- Anatomy. one of the minute blood vessels between the terminations of the arteries and the beginnings of the veins.
- Also called capillary tube. a tube with a small bore.
Origin of capillary
Examples from the Web for capillaries
He knew nothing of the vessels which we now speak of as capillaries.Fathers of Biology
Well, Malpighi tried to discover the capillaries by this method, and failed.Experiments on Animals
Hence it is argued that their capillaries show the least permeability.
This vein runs to the liver, where it breaks up into capillaries.Elementary Zoology, Second Edition
Vernon L. Kellogg
The whole stream, on the other hand, passes through the capillaries of the lungs.Physiology
Ernest G. Martin
- resembling a hair; slender
- (of tubes) having a fine bore
- anatomy of or relating to any of the delicate thin-walled blood vessels that form an interconnecting network between the arterioles and the venules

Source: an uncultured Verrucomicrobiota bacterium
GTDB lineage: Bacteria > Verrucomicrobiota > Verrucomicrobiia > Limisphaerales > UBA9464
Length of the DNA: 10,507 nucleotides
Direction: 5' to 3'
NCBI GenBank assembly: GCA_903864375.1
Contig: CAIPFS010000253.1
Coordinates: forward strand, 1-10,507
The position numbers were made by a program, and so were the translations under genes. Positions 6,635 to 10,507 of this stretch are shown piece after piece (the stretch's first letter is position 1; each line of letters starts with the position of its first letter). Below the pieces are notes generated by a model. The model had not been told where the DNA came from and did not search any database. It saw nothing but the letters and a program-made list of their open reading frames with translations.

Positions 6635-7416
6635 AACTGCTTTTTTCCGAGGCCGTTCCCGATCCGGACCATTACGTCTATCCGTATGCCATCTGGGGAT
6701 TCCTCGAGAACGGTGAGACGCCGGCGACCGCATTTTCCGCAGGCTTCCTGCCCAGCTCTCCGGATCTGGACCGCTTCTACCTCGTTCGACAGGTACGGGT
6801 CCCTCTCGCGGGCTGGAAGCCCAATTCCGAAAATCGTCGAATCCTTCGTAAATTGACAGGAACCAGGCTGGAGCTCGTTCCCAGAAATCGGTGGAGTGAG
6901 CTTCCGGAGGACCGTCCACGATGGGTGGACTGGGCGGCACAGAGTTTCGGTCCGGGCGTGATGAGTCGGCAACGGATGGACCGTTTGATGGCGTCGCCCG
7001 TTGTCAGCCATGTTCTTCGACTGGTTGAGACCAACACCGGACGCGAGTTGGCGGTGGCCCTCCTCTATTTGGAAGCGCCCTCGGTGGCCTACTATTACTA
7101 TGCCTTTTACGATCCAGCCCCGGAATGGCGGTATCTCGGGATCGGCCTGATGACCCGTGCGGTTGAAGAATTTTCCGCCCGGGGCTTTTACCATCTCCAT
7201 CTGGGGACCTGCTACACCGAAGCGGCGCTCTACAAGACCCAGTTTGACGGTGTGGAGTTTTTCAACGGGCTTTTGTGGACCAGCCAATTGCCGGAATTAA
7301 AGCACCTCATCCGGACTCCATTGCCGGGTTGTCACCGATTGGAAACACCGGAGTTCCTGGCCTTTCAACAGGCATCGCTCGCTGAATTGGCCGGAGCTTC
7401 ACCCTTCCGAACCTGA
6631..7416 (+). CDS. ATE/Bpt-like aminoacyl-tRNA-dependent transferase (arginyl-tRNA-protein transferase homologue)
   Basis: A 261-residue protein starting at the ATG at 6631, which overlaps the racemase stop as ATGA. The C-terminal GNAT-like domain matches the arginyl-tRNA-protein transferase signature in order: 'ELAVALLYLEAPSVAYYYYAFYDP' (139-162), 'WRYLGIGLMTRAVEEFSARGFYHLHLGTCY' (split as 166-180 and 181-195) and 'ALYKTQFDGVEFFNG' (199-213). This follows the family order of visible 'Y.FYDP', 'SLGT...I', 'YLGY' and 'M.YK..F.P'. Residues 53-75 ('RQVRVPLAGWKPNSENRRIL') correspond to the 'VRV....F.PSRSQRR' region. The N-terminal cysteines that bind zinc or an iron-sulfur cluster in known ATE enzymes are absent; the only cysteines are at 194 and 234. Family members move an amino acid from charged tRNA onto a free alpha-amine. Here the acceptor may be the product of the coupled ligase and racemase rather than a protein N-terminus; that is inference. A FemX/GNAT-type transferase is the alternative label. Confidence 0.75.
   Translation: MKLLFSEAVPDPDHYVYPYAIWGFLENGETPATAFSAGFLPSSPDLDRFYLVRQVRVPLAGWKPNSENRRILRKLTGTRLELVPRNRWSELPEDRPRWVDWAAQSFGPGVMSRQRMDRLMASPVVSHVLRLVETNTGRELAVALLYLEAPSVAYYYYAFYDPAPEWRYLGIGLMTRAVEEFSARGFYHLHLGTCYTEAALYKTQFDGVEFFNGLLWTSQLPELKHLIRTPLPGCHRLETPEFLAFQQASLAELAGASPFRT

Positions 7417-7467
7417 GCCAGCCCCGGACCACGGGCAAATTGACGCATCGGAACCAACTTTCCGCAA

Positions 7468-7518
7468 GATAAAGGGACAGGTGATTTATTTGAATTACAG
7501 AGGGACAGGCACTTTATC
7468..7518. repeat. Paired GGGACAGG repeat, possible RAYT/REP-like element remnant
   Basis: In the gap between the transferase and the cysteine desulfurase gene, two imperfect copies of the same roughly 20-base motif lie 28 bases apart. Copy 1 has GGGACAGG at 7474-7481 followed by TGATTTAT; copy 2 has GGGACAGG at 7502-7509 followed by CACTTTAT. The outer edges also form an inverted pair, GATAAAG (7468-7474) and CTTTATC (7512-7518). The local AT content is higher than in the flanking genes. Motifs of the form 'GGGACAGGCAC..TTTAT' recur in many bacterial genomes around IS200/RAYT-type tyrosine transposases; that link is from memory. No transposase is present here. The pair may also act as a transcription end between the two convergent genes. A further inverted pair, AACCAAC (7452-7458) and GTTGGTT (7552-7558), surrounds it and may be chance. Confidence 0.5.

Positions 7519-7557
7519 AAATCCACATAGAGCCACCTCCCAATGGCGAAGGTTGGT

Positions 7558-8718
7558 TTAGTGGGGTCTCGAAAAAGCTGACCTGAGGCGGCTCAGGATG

- physics of or relating to capillarity
- anatomy any of the capillary blood vessels
- a fine hole or narrow passage in any substance
Word Origin and History for capillaries
1650s, "of or pertaining to the hair," from Latin capillaris "of hair," from capillus "hair" (of the head); perhaps related to caput "head" (but de Vaan finds this "difficult on the formal side" and "far from compelling, since capillus is a diminutive, and would mean 'little head', which hardly amounts to 'hair'"). Borrowed earlier as capillar (14c.). Meaning "taking place in capillary vessels" is from 1809. Capillary attraction attested from 1813. As a noun, "capillary blood vessel," from 1660s.
- Of or relating to the capillaries.
- Relating to or resembling a hair; fine and slender.
- Blood capillary.
- Any of the tiny blood vessels that connect the smallest arteries (arterioles) to the smallest veins (venules). Capillaries form a network throughout the body for the exchange of oxygen, metabolic waste products, and carbon dioxide between blood and tissue cells.